On Bryce’s Mind
So last week on SyFy (the science fiction channel, if you have cable) there was a “Star Trek” movie marathon, and my brother decided to record the fifth movie in the franchise on our DVR, despite me telling him not to. First, I told him that, at least until “Star Trek: Into Darkness” (the second J.J. Abrams Trek film) comes out in May 2013, I have all the movies (yes, I am a total nerd) and he could borrow one if he asked me to. Then I told him what seems like a commonly accepted tv/movie trope: that every odd-numbered “Star Trek” film is dreck. (Meaning rubbish or trash.)
Well, that’s really only partially true. There is one even-numbered Trek film that is bad, and there is one odd-numbered Trek film that was considered good, despite assertions about even-numbered and odd-numbered Trek films to the contrary. But this piece is only focusing on the odd-numbered “Trek” films
We’ll start with the first one, “The Motion Picture.” The concept was good-a mysterious, powerful force is headed toward Earth, and it’s up to Captain Kirk and the crew of the USS Enterprise to stop it. The problem is there’s way too much denouement in there. There are periods galore in between climaxes where literally nothing happens. Seriously, you could nod off for a little bit, get a cat nap or power nap or whatever you call it, and not miss much.
Next is “Star Trek III: The Search for Spock”. This one is a bit complicated to explain, so bear with me non-Trekkies. Okay, Kirk has a pointy-eared, emotionless friend named Spock, who died in the previous film. They leave his body on some new planet after a funeral, and decide to go back to Earth. But then Kirk has to go back to said new planet because according to emotionless/pointy-eared friend’s daddy, who’s also pointy-eared and emotionless, the guy is actually alive and should be brought home immediately. Then there’s the matter of Kirk’s other friend, a cantankerous doctor who was on the receiving end of some mysticism from the emotionless/pointy-eared guy and is losing his mind. Why was it considered bad? Overly complicated summary non-withstanding, it followed what fans considered a “masterpiece”. And anything that follows a masterpiece gets compared to, and at times doesn’t measure up to the precedent.
Skipping ahead a little bit, we’re going to go to “Star Trek: Generations”. This film brought Captain Kirk together with Captain Picard from “Star Trek: The Next Generation”. In the film you have a mysterious force, and a madman, who’s the equivalent of a drug addict, trying to draw in said force and destroying stuff. Picard and Kirk come together to stop him before millions of people die in a cataclysmic event. Why was it considered bad? Kirk dies by being crushed by a bridge. It seemed like a very anti-climactic way to go out, and not very many fans were happy with that one.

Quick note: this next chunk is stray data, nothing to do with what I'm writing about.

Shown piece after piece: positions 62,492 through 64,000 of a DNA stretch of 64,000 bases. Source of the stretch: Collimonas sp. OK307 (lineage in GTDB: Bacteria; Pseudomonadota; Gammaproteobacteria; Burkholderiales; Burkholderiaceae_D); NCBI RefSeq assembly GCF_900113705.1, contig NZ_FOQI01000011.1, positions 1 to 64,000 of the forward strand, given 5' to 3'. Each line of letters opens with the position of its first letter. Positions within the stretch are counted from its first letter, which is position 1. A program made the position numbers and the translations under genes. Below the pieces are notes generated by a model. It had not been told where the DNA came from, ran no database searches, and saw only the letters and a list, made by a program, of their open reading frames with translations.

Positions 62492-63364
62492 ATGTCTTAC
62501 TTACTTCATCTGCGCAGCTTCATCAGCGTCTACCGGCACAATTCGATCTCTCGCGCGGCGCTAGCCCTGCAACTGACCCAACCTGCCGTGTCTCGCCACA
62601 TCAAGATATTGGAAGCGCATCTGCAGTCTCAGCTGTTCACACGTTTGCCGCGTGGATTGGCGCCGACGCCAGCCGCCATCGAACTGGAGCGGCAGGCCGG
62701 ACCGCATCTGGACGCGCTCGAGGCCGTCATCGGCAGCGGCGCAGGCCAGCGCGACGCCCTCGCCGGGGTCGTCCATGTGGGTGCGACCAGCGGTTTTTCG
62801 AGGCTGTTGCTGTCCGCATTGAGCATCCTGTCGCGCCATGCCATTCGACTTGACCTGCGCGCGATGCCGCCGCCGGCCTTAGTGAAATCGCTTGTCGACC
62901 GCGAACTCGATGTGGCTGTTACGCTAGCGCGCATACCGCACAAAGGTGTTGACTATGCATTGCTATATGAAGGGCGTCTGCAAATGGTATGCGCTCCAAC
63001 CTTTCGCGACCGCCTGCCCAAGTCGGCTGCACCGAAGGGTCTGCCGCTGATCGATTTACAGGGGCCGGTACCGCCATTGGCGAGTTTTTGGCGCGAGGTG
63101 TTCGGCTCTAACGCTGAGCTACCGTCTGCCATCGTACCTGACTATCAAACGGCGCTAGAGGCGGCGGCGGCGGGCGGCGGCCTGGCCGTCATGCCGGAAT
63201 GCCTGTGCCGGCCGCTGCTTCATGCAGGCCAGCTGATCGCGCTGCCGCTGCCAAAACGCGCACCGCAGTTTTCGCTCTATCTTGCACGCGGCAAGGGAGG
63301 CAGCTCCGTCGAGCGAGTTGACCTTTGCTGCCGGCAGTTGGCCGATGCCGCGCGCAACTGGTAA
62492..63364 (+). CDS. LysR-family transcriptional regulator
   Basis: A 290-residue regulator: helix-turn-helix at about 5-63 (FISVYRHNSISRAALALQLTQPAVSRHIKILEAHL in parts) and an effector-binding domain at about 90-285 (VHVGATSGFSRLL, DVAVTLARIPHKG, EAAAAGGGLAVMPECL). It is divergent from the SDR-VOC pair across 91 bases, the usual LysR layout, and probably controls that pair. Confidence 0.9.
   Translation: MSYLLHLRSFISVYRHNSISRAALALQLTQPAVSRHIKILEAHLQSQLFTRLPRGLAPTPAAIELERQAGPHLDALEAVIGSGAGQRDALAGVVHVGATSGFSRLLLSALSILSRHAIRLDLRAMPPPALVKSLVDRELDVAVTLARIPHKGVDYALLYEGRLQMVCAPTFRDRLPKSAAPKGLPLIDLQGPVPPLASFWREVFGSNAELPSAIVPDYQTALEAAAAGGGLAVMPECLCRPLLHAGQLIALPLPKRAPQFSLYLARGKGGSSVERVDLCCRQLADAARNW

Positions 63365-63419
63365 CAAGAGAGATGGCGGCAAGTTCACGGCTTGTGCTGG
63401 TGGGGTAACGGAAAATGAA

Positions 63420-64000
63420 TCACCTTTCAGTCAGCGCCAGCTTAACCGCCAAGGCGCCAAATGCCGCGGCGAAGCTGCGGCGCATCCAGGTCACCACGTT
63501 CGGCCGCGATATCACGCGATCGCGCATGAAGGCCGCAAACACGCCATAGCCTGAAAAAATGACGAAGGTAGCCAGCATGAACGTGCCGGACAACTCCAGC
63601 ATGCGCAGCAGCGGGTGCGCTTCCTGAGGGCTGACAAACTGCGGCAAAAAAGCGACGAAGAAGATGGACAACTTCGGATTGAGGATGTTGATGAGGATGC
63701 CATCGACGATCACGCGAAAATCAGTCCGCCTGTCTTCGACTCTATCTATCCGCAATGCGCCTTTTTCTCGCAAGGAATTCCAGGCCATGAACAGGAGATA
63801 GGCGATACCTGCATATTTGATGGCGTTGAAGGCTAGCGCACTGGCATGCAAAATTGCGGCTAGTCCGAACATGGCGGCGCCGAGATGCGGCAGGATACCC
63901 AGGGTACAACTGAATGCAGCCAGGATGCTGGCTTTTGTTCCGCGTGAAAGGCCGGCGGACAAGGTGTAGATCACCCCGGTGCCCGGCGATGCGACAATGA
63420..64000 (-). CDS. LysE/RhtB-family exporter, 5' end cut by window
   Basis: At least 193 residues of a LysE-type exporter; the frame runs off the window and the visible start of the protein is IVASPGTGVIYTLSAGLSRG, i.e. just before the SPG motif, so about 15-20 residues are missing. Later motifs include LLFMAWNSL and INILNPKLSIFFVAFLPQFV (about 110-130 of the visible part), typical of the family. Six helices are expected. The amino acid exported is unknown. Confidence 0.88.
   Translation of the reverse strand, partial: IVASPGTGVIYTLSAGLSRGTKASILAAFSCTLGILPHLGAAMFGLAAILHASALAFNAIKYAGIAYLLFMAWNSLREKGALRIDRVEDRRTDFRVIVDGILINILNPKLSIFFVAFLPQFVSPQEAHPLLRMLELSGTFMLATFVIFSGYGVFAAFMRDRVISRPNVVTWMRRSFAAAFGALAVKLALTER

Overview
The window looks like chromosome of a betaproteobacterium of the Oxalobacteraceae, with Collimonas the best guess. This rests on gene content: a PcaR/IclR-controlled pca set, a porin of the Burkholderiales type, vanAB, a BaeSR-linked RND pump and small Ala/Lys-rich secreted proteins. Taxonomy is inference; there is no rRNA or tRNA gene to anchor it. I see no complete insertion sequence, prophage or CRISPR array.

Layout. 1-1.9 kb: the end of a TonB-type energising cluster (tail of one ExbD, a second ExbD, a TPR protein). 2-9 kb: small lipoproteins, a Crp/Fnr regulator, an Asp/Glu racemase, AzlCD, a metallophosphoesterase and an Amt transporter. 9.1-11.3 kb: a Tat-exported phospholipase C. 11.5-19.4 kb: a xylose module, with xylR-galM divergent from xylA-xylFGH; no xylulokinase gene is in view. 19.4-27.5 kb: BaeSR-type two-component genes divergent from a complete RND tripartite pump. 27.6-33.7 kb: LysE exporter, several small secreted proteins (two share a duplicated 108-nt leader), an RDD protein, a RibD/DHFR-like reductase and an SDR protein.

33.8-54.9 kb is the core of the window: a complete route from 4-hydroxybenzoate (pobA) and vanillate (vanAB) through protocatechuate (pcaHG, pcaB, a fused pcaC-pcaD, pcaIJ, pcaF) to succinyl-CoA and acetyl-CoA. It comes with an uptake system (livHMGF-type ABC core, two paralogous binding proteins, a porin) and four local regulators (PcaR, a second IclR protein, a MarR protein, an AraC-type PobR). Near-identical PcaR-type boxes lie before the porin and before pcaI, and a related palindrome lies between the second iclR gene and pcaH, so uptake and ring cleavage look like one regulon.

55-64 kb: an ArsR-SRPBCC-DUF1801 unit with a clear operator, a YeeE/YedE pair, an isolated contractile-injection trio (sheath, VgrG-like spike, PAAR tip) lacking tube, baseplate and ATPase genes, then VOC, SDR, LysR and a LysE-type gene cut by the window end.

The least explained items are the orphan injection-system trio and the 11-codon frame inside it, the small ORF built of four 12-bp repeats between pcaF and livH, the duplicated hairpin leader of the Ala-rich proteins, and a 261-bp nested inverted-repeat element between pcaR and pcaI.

Then we go to “Star Trek: Insurrection”. In it, the crew of the Enterprise decides to basically bite the hand that feeds them because the people they swore allegiance to are involved in forcibly relocating a race of people, and because the road to hell is paved with good intentions. There’s action scenes, there’s humor, why is this one bad? It followed an action movie, for all intents and purposes, one that was considered one of the best “Trek” films. The action scenes tried to outdo the scenes in its predecessor, yet failed. That’s why.
Now we skip back to the absolute worst of the worst, “Star Trek V: The Final Frontier”. This one is even more complicated to explain. There’s a guy who’s pointy-eared, yet emotional and kind of a zealot, and he sets up a ruse to get the Enterprise to pick him up, just so he can take over the ship with his psychology-laden mysticism and travel to a planet where God supposedly lives. But there’s also campfires, and mountain-climbing, and people talking about their feelings, awwwwww. Gag me with a spoon. The direction of most of the actors in the film, save for the core characters, is atrocious. Any attempts at a climax instantly fall flat, as do attempts at humor. Plus the notion of (insert any Trek captain here) matching wits with (insert any powerful being here) has been done umpteen times throughout the five shows that it kinda gets old.
Now we go to the wrench in the entire mix; the 2009 reboot, simply called “Star Trek”, directed by J.J. Abrams. This one has just about everything. It’s got the boy who never grew up with a father, it’s got the genocidal maniac, it’s got plot holes that are easy to disregard, it’s got bar fights, it’s got green-skinned women. The writing is good. Yet it has lens flares in abundance. Seriously, it has a lens flare like every two seconds. I, personally, and critics actually enjoyed this one despite longtime fans saying that Abrams basically raped the franchise. (I disagree. You want real franchise rape? Just watch the latest versions of “Star Wars”, or “Indiana Jones and the Kingdom of the Crystal Skull”.
See not all odd-numbered “Treks” are bad, per se. They start out well, they have a good premise, but then something breaks down. A damaging flaw shows up, someone’s basically calling it in, every idea was blown out too early, the writing sucks-whatever. Something happened that made a movie good, and something happened that made it one of the worst blights in cinema or a franchise history, it’s as simple as that.
And sorry to any “Star Trek” fans, but next week we’re gonna praise/rip in to the even-numbered ones. And sorry to the non-fans, but you may have to bear with me again here. More serious topics will be coming soon.
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